Moses Delivering His Ten Commandments – David Courlander – Smithsonian Art Museum
The popularity and influence of the classic faiths are on the wane. Pew surveys have shown that between 1972 and 2020 the number of respondents who answered “none” in response to being asked their religious affiliation rose from 5% to 30%. In a pair of Pew US Population surveys, the percent of ethnic Jews identifying as also Jewish by religion fell from 95% in 2001 to 78% in 2019. Another pair of Pew surveys showed that in 2014, 87.6 % of adults who had been raised in Christian households continued to identify as Christians. Recent Pew studies, however, show the current retention rate to be closer to 67% . Similar declines have been observed in most Western countries and the Roman Catholic church.
Environmental groups, on the other hand, have been growing. The Sierra club in 1980 had 200,000 members, now there are over a million.The World Wildlife fund was founded in 1980 and now has over 5 million supporters worldwide. The National Resources Defense Council was founded in 1970 and now has 1.5 million members in the U.S.
The elements of those classic faiths evolved millenia ago and have served humankind well. The old testament did a good job steering tribes of ancient peoples towards collective behavior favoring survival. Forbidding murder and covetousness fostered group cohesion and minimized intratribal strife. A stronger tribe was a more successful tribe. About 1000 years later the new testament broadened these prescriptions to make them more relevant to the evolving urban density of the time – fostering altruism and tempering justice with forgiveness.
Those monotheistic faiths arose in a very different cultural and sociological world. The earth’s population was a fraction of today’s billions and vast regions of the earth were virgin wilderness. There was plenty of land to relocate to when natural resources of one area became depleted. The causes of important natural phenomena – thunder, earthquakes, hurricanes and the like were unknown. Life and death had more to do with fate and defense from hostile enemies than with anthropogenic technologic and scientific interventions. An omnipotent, omniscient, invisible external force was the simplest, most efficient way to explain most complex phenomena. Such a singularity, parceling out rewards and punishments depending upon good or bad (read socially beneficial or hostile) behavior played an important role in creating powerful inter-human alliances and communities. Eighteenth century philosopher Voltaire, recognizing the importance of god in maintaining social order, famously wrote “If God does not exist, it would be necessary to invent him.”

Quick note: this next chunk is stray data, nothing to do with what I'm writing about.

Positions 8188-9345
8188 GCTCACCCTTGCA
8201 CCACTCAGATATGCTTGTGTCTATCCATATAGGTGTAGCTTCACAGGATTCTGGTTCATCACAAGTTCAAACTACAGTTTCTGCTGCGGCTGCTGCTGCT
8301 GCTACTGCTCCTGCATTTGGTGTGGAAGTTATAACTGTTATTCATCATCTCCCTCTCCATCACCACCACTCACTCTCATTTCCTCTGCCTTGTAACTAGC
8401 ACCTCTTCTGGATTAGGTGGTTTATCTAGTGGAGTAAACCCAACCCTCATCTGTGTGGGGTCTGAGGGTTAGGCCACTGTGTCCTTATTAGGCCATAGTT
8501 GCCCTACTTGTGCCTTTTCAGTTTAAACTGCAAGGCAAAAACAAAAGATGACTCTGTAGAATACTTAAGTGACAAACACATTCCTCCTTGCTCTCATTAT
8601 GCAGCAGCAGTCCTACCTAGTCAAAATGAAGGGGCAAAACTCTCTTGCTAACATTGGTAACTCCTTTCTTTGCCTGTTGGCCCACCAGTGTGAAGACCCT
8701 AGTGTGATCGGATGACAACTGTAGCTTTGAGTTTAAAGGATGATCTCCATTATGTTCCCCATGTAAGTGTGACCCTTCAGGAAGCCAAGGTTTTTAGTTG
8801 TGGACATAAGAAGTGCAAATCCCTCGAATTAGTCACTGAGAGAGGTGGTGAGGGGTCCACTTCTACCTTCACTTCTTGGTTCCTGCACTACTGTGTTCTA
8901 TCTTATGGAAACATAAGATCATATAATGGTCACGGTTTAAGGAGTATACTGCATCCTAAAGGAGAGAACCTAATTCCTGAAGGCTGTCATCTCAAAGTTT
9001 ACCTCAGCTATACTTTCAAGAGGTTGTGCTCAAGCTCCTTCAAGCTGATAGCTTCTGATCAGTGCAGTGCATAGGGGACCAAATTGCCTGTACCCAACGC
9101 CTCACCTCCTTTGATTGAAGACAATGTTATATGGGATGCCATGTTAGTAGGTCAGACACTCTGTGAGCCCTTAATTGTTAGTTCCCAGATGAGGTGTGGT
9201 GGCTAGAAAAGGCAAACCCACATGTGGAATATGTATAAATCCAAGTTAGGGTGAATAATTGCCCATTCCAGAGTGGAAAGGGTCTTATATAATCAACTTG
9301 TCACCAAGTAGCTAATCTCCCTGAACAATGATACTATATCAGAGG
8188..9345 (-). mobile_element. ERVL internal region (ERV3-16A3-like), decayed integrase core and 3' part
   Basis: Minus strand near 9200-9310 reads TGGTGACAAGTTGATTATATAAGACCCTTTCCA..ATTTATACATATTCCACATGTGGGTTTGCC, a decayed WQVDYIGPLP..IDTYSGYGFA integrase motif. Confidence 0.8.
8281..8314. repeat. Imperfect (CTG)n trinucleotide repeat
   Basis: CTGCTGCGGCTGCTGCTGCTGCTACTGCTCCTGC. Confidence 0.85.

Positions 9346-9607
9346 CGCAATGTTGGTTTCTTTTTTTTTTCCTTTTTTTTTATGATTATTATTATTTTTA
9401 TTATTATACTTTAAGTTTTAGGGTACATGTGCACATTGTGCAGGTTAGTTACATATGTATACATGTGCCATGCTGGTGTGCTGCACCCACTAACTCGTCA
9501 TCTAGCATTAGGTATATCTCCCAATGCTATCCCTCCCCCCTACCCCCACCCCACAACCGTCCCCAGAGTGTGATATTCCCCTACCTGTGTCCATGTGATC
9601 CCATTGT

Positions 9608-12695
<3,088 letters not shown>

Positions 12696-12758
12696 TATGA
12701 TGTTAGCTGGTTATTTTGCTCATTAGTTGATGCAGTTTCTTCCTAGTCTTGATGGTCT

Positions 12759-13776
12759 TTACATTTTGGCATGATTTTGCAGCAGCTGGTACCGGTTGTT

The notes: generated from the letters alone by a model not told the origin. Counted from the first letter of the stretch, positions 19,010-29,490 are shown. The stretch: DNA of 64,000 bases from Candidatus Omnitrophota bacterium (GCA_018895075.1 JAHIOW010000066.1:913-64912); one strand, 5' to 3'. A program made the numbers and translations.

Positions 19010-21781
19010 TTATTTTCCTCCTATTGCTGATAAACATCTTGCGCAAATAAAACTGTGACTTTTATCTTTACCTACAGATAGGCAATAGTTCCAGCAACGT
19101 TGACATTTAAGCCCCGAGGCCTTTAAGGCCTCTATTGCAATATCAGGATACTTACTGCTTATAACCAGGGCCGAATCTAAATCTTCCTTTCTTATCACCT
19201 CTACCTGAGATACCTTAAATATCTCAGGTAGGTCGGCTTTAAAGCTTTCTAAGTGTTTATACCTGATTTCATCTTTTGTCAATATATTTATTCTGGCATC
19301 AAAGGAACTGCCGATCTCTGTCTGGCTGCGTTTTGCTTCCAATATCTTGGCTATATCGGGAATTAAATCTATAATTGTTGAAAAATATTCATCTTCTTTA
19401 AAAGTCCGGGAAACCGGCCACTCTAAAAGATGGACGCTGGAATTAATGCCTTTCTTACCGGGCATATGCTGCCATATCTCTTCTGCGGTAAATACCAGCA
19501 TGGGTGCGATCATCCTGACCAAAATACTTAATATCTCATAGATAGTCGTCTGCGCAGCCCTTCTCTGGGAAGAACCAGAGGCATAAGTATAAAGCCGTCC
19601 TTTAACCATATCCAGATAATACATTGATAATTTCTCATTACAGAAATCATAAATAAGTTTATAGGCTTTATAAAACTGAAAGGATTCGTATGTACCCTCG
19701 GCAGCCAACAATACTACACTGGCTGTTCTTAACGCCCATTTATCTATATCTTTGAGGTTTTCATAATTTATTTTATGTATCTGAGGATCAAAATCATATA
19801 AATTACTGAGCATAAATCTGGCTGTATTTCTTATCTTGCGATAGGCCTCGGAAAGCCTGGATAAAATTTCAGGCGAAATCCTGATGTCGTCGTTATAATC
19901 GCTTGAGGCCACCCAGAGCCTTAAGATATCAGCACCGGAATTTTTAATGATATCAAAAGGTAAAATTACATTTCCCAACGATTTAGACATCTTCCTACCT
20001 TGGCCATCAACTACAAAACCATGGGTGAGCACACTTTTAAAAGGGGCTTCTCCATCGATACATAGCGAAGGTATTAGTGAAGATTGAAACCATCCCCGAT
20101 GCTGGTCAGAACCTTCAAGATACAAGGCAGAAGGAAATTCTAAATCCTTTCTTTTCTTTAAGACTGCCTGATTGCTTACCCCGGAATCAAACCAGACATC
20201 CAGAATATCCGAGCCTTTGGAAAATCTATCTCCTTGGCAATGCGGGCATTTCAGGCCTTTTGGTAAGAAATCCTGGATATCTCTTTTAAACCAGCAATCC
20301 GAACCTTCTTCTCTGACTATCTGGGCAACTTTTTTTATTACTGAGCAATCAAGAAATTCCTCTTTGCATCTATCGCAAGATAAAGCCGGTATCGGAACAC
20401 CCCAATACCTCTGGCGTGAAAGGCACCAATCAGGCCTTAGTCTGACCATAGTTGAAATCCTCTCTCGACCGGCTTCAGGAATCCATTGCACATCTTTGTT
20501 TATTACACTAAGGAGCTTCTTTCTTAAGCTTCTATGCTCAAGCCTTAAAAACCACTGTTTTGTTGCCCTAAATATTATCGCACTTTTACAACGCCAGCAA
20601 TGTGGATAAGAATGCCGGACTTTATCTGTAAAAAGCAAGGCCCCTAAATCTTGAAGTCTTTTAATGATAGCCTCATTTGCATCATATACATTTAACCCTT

Now, almost two millennia after the New Testament was written, we clearly need a new sacred text to guide us around humanity’s newest threats – to become the foundation, if you will, of a new religion, with its own spirituality and a degree of deep nature worship which inspires and rewards meaningful sacrifice and independent evangelism built around Nature. It is hardly histrionic to say that if we are to avert a metaphoric hell on earth we need a new faith based on worship of an Earth Mother – recognizing her role in sustaining us, providing us our daily bread and having miraculous power to forgive and heal the wounds she suffers at our hand. And if we can bring this off, there is a chance that something akin to the Garden of Eden can be restored.